Frauds may also pretend to be from a bank’s IT department, and request that a test transfer be made. In other cases, they have posed as suppliers who wish any outstanding invoices be paid into a new bank account.

Examples of this psychological scam

Between 21 May and 27 May 2014, AFGlobal Corp. in the USA were defrauded $480,000 when an email, supposedly from the CEO Gean Stalcup, was sent to the company accountant. This was followed up very quickly by a phone call and further emails from a lawyer, apparently from the KPMG group. It was only once the “CEO” asked for another, much larger transfer, that the accountant realised something strange was going on and reported the incident to the officers of the company. The fraudsters, according to the company, seemed to know the normal procedures, and that the CEO had a close relationship with the accountant. Medidata Solutions Inc. also fell prey to this scheme in February of the same year. They transferred $4.8m before flags were raised.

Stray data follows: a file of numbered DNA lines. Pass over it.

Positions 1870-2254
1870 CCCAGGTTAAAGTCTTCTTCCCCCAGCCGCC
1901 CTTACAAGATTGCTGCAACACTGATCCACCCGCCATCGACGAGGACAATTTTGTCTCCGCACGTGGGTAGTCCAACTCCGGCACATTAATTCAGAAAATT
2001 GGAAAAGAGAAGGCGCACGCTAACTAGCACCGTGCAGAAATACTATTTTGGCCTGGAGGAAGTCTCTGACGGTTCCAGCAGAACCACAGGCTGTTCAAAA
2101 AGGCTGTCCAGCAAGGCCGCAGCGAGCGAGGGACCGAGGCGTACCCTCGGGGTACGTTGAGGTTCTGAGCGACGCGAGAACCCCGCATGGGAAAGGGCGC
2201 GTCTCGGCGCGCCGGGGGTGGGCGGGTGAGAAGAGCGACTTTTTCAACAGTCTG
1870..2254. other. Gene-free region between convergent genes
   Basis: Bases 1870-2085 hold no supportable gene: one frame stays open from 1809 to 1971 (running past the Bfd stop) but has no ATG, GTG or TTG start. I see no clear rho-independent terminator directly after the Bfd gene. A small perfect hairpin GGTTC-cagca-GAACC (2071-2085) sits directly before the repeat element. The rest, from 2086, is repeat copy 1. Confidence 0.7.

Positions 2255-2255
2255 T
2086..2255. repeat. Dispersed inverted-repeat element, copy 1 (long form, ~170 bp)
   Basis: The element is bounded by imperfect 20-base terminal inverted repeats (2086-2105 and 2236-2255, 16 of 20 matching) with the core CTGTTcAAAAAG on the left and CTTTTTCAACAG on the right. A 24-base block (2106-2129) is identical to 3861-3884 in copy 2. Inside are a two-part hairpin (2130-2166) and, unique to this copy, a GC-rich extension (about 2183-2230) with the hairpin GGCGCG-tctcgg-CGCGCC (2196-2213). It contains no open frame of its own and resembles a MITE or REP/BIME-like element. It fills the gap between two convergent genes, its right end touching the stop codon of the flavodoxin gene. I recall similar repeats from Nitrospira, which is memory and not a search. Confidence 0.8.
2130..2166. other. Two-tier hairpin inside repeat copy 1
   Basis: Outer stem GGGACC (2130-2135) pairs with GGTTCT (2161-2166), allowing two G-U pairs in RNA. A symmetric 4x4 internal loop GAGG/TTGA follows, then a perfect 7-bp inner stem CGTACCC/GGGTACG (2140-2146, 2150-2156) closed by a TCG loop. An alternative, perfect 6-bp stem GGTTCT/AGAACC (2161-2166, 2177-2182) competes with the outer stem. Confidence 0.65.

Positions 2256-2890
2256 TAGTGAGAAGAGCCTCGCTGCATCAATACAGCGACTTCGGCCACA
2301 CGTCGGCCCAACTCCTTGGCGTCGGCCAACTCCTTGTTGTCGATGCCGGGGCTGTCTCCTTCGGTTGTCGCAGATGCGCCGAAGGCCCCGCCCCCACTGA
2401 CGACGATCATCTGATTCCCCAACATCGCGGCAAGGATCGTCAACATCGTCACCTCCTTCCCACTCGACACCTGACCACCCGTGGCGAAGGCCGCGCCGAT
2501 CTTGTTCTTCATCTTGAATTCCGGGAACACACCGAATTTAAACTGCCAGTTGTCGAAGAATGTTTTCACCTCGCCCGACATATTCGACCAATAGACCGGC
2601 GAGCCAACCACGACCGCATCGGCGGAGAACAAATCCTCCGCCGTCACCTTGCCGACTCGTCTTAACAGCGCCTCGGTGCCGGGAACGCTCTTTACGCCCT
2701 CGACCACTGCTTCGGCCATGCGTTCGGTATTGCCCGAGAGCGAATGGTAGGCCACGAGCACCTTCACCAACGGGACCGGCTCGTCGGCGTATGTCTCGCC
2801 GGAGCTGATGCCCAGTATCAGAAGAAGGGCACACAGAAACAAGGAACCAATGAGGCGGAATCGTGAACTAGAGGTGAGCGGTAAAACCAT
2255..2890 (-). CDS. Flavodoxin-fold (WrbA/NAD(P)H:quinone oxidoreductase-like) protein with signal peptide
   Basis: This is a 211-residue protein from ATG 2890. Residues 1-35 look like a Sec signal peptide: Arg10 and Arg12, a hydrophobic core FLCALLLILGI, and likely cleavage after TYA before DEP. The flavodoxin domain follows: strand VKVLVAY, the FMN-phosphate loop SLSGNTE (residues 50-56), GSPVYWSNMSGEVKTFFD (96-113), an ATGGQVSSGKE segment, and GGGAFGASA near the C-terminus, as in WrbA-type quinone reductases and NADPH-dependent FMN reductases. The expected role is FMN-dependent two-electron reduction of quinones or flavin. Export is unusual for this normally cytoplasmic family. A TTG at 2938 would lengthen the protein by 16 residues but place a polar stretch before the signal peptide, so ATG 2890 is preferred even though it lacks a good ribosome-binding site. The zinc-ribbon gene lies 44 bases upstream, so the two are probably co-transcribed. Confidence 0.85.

In France, Etna Industrie was defrauded of €500,000 in the space of one hour when the accountant was subjected to a blast of phone calls and emails. Under time pressure, she skipped the usual procedure and authorised the transfer.

How to avoid it

There are a number of things your organisation can do to avoid falling prey to this type of scam.

  • Ensure passwords are kept personal and secure. They should also be changed regularly.
  • Where possible, implement two-factor verification for emails.